Content shared by Mr. David Hunter, Principal, International School of Cape Town
I have often considered the relationship between parents, students and teachers in the school context and how on the surface of things this seems to be so simplistic. However if one scratches the surface of this relationship, one discovers a great deal of complexity that lies beneath.
Parents submit their most precious “possessions” into the care of teachers who are entrusted with a responsibility of educating those in their care. Students, in most cases, willingly form part of this triangular arrangement and especially in the primary school, soon hold up their teachers to be on a higher plane than even their parents.David Hunter, Principal
This arrangement works very well most of the time. I remember being told by my son as a five-year-old that his teacher said I was not to exceed the speed limit when driving him to school in the morning. I was principal at that time and the teacher was an employee of the school and I began to wonder who was actually in charge of whom!
However, the relationship between the three parties can easily begin to unravel when one or the other does not support those to whom they should hold a higher loyalty. Teachers’ first function should always be to accept the child and strive to educate and affirm and in so doing support the wishes of parents. Students should respect their teachers and parents and the parents in turn should provide support for their children’s teachers. In this day and age poor communication is often at the centre of any breakdown in relationships. It is part of our school policy that we advise teachers to observe the following protocols when communicating with parents. Firstly, if at all possible, speak to the parent face-to-face. Secondly, if this is not possible, call them by telephone and speak to them personally. Thirdly, if 1 and 2 are not possible, send a written communication (email or WhatsApp) but go over this carefully before sending as these can so easily be misconstrued and any inferred tone can start a war!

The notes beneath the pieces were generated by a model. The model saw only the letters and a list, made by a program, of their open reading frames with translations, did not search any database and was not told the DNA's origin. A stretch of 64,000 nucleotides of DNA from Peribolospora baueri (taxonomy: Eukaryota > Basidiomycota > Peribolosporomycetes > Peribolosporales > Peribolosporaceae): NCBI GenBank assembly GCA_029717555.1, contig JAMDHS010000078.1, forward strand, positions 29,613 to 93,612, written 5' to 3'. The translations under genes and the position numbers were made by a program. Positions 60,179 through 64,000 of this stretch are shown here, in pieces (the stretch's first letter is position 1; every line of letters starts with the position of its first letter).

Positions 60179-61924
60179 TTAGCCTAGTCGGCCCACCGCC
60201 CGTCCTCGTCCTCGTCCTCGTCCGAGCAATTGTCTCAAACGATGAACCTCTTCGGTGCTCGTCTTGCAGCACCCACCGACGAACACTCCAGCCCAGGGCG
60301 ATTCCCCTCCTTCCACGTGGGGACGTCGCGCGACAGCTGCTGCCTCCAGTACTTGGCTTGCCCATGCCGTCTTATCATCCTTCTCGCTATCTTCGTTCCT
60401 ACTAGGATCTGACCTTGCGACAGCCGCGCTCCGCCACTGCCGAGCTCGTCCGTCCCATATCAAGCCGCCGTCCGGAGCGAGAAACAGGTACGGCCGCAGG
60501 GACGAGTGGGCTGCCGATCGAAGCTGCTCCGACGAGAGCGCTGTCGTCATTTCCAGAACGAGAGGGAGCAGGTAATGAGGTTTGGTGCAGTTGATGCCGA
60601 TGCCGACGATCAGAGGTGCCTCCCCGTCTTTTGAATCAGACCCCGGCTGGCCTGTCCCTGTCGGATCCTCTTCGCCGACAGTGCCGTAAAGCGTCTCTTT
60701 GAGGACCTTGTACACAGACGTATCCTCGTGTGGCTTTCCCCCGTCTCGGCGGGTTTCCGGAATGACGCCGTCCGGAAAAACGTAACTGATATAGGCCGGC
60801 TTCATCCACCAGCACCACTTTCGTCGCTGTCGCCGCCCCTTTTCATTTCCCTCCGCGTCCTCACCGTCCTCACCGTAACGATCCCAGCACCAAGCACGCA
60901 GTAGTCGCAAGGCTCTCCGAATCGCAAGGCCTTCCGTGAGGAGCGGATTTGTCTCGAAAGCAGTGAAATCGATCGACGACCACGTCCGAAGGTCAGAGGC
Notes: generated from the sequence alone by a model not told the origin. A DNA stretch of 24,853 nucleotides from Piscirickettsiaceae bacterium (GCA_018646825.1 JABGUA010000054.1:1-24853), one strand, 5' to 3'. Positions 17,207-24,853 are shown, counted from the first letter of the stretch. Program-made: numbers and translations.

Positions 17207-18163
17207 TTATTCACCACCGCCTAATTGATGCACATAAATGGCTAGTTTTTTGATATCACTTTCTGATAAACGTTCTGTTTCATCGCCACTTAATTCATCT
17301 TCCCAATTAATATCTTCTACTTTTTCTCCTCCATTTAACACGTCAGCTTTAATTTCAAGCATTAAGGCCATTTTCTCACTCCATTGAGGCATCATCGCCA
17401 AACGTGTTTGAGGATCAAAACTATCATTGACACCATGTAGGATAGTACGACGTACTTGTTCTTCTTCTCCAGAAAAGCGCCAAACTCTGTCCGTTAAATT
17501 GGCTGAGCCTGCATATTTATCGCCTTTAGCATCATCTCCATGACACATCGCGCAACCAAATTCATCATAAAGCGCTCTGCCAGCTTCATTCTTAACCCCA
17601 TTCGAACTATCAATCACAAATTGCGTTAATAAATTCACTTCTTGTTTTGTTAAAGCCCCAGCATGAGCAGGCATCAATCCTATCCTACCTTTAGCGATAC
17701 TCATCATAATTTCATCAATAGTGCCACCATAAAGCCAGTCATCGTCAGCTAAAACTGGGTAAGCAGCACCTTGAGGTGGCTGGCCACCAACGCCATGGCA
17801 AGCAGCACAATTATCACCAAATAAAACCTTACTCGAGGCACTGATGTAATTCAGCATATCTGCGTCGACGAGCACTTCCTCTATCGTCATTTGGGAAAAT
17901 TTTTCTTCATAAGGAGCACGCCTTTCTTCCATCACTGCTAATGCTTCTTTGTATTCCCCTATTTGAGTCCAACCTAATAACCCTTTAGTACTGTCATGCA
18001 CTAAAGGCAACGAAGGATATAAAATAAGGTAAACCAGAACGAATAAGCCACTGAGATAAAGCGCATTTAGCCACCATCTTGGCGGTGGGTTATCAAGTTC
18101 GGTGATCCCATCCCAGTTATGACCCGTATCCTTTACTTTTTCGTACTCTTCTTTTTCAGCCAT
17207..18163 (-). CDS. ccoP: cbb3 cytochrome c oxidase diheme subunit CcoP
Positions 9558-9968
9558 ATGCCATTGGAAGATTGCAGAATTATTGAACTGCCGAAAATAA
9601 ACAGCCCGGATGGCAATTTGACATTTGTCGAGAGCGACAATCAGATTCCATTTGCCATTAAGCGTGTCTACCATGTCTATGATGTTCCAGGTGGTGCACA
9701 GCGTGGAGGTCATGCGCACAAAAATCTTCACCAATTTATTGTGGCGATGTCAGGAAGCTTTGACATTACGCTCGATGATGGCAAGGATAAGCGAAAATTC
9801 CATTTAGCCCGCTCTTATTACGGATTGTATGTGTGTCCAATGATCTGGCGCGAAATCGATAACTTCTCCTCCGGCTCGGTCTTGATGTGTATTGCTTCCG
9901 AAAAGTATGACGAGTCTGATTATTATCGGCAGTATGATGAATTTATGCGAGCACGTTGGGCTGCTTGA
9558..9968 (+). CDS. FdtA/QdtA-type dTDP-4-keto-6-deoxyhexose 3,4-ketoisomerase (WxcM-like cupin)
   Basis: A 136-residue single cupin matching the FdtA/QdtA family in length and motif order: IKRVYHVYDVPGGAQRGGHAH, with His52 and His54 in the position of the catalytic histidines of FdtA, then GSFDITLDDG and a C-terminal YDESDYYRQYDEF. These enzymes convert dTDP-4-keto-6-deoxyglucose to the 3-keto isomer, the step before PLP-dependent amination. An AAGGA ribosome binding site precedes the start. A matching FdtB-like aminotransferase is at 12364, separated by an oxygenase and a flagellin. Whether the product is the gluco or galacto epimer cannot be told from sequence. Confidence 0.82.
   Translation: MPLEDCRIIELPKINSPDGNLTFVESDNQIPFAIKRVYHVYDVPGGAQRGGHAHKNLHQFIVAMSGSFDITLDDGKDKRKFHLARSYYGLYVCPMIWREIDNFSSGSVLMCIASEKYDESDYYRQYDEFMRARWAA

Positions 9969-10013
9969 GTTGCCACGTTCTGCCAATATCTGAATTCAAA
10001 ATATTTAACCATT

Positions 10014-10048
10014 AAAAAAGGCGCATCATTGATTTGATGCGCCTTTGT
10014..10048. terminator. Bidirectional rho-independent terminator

Covid has made us all less sociable as a result of lockdowns and masks and keeping to ourselves and the last 18 months have enforced antisocial behaviour on us all.
As I have frequently stated, I am grateful for the massive support given to the school and its staff by parents as well as for the amazing generosity shown by so many of them. However, there have been times when I consider that if I were to respond to parent emails using the same tone and language as has been used by the sender, whether I would be sitting in the same office behind the same desk doing the same job as I am today. In essence, it comes down to the respect we show one another as well as to the authenticity of the way we manage our communication.
I have stood in the car park in the morning watching parents deliver their children to school and I have wondered how many of them would encourage the children to one day take on the awesome responsibility of teaching others. In South Africa, teachers are often under-valued in terms of their pay-scales and it takes courage to embark upon a career where so much is at stake and the rewards often not tangible.
I hope that 2022 will bring with it a renewed sensitivity and empathy for the various needs of individuals as well as an appreciation of the situation of others within this complex social structure we call school. We have seen the devastating impact of the past 18 months and some of us have experienced the loss of near and dear family and friends. As a teacher I can tell you it’s been probably the toughest 18 months I’ve had in my 40 odd years of doing what I do.
The impact on students has been devastating it is clear that many parents find themselves under increased pressure.
Thank you for all that members of the community, parents, staff and students continue to do to keep us working forward in this complex environment.